On Friday, Axios reported that the 2020 Democrat's team recently told him he should end his campaign by mid-August, as they feel that he "flopped" during the first Democratic debate and has "no chance" of qualifying for the debates once the qualification threshold is raised in September. Delaney, according to the report, has appeared "open to the idea" of dropping out this summer.

But Delaney is now denying that this is the case, in a statement on Friday saying that "no one on my team asked me to drop out of the race and I have no plans to drop out of the race," The Hill reports.

Delaney also denied the report in a CNN interview on Friday afternoon, calling it an "entirely incorrect piece of reporting" and pointing to the fact that he recently filmed new television commercials and that he "just bought a new campaign RV, which we're having wrapped to roll out in Iowa" as evidence that he's not weeks away from ending his campaign. "I mean, what would I do with that if I was gonna drop out?" he asked.

Delaney went on to vow he'll stay in the race, which he believes "really hasn't started yet," at least until the Iowa caucus in 2020, although "if, for some reason" it "doesn't go well for me," he'll take that "into consideration." For now, he appears to be hoping the upcoming second Democratic debate will be a turning point in his campaign, predicting the event will be "great moment, particularly for me." Brendan Morrow

July 19, 2019

Michael Myers is coming home...again.

Blumhouse on Friday announced that two new Halloween films are in the works following up the 2018 reboot. The first is called Halloween Kills, and it's slated for released in October 2020, with writer-director David Gordon Green, co-writer Danny McBride, and star Jamie Lee Curtis returning. This movie seemed likely after the last film's massive box office haul, but even more interesting was the announcement that yet another sequel is set to release a year later, and it's called Halloween Ends.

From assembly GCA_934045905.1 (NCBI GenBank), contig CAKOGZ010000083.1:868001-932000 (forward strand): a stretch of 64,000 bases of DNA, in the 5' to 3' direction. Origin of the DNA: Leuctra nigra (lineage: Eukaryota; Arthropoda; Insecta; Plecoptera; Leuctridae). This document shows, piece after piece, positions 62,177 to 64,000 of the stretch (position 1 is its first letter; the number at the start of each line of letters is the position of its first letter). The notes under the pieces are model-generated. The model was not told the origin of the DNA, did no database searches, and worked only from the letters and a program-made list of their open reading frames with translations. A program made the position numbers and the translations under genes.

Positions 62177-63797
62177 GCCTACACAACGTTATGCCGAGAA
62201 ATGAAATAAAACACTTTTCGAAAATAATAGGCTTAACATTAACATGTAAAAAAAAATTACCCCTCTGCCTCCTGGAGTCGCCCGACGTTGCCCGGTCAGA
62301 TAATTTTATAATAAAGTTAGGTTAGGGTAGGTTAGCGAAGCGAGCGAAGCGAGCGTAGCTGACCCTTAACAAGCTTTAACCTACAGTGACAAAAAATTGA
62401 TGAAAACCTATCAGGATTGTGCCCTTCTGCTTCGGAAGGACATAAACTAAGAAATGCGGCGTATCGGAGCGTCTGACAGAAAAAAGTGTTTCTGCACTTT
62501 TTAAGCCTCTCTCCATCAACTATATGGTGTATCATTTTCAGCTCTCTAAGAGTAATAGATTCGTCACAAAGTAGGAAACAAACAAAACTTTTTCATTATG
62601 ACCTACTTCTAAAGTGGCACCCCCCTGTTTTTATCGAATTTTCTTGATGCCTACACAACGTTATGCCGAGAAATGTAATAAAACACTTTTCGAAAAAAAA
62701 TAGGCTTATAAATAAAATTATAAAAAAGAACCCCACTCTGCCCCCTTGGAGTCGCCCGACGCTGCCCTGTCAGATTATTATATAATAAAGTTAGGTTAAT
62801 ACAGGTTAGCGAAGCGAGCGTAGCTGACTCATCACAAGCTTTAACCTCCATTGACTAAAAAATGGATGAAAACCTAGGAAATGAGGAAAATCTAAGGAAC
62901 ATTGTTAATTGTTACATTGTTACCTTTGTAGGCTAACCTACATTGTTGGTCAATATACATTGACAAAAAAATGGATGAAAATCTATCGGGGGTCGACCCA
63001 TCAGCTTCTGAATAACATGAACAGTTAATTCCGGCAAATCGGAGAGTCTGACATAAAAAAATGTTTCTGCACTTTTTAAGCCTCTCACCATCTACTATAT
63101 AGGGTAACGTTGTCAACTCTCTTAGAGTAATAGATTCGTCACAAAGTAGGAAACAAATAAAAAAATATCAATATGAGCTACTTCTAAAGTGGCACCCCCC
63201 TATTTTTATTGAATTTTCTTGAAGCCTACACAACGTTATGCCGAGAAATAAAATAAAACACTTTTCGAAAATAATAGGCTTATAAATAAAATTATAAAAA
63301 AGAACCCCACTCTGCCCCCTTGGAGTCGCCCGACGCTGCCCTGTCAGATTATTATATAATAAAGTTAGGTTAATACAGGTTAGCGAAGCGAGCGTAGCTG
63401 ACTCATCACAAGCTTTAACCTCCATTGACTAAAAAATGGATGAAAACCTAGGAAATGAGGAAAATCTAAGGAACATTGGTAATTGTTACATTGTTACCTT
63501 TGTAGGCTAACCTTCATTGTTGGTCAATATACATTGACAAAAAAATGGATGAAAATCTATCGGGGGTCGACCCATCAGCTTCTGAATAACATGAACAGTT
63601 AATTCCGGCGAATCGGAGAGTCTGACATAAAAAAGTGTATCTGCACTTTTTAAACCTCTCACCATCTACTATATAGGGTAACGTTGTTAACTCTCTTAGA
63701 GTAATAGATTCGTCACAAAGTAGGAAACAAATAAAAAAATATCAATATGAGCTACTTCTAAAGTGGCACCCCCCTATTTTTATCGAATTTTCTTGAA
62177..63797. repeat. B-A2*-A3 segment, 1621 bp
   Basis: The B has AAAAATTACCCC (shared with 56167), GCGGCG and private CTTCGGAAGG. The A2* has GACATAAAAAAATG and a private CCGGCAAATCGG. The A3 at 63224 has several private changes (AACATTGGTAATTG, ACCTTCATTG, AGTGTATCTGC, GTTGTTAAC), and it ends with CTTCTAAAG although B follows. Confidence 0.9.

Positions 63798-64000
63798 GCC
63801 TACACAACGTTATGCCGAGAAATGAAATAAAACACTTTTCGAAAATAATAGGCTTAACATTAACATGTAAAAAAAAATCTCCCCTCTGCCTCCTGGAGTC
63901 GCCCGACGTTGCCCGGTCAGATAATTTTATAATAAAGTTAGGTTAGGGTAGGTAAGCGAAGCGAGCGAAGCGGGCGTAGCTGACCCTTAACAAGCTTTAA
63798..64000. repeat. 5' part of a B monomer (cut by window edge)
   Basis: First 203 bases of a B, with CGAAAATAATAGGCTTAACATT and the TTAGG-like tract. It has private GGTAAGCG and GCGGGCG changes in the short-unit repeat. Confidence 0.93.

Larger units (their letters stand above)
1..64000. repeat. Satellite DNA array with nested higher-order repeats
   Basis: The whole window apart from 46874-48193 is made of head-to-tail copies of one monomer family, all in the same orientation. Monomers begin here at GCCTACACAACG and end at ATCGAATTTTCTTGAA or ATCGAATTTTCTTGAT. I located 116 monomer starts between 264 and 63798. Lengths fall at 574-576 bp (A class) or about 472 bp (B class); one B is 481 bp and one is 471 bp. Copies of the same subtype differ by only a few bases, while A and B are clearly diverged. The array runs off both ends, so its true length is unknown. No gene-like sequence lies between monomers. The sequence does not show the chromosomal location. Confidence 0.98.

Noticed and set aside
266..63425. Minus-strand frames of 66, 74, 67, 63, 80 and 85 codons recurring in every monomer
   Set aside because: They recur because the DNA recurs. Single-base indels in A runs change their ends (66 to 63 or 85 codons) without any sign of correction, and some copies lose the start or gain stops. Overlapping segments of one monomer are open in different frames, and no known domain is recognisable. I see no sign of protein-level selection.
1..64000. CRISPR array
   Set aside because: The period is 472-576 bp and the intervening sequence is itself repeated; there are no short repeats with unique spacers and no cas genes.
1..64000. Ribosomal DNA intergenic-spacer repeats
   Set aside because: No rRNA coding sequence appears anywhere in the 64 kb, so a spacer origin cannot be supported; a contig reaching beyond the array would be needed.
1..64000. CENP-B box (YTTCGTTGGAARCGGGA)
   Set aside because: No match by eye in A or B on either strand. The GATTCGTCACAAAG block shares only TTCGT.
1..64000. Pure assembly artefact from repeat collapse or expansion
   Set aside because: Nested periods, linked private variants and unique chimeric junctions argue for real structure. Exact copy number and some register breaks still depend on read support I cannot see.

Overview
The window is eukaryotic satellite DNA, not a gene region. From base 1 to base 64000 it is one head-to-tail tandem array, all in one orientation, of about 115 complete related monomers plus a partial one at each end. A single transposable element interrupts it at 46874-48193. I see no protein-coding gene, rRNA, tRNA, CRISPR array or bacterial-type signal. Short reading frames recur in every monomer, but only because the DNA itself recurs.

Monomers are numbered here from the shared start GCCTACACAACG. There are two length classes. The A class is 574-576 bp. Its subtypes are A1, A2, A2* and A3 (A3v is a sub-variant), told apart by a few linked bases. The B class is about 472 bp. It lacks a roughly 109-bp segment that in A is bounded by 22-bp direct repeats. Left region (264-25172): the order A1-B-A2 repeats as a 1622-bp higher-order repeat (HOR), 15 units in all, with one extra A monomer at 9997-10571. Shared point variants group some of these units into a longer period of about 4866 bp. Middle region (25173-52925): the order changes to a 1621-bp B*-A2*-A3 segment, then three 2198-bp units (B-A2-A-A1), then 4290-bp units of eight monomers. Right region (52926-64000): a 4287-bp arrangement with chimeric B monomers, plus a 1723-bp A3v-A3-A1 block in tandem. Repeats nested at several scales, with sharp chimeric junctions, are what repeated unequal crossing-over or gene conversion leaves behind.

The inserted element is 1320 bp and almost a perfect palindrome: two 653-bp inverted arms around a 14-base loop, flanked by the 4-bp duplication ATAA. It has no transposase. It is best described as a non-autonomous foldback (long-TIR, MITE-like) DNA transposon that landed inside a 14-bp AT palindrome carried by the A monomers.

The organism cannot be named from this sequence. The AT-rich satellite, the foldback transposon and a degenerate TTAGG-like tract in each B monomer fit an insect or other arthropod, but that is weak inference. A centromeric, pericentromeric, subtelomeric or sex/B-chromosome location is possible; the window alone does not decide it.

It seems this latter sequel will be billed as a grand finale to the entire series, although that promise probably shouldn't be taken at face value considering it's a horror tradition for slasher franchises to continue long after their alleged last installments, as with the far from final Friday the 13th: The Final Chapter. It also could be that Halloween Ends will conclude the Michael Myers plot but allow for future sequels revolving around other stories, as was the original goal with Halloween III: Season of the Witch, which didn't connect to the first two films.

When Curtis announced she was coming back as Laurie Strode in 2018's Halloween, she said it would be for "one last time," and it was thought the film would depict the final confrontation between Michael and Laurie. But the announcement on Friday decides that actually, "the saga of Michael Myers and Laurie Strode isn't over," and Curtis is confirmed to be returning again, presumably in both sequels. She wrote on Twitter, "Well, my friends and fans...I'm just WARMING UP."

Audiences will be entitled to one or more good scares when Michael returns on October 16, 2020. Brendan Morrow

July 19, 2019

Pete Buttigieg defies all parody.

The 37-year-old mayor of South Bend, Indiana has become the wunderkind of the 2020 Democratic field, often deploying the eight languages he can speak on the campaign trail or verging into a literary reference in an interview. And as E! News learned in a candidate roundup published Thursday, Buttigieg also lists the didgeridoo on his list of special skills.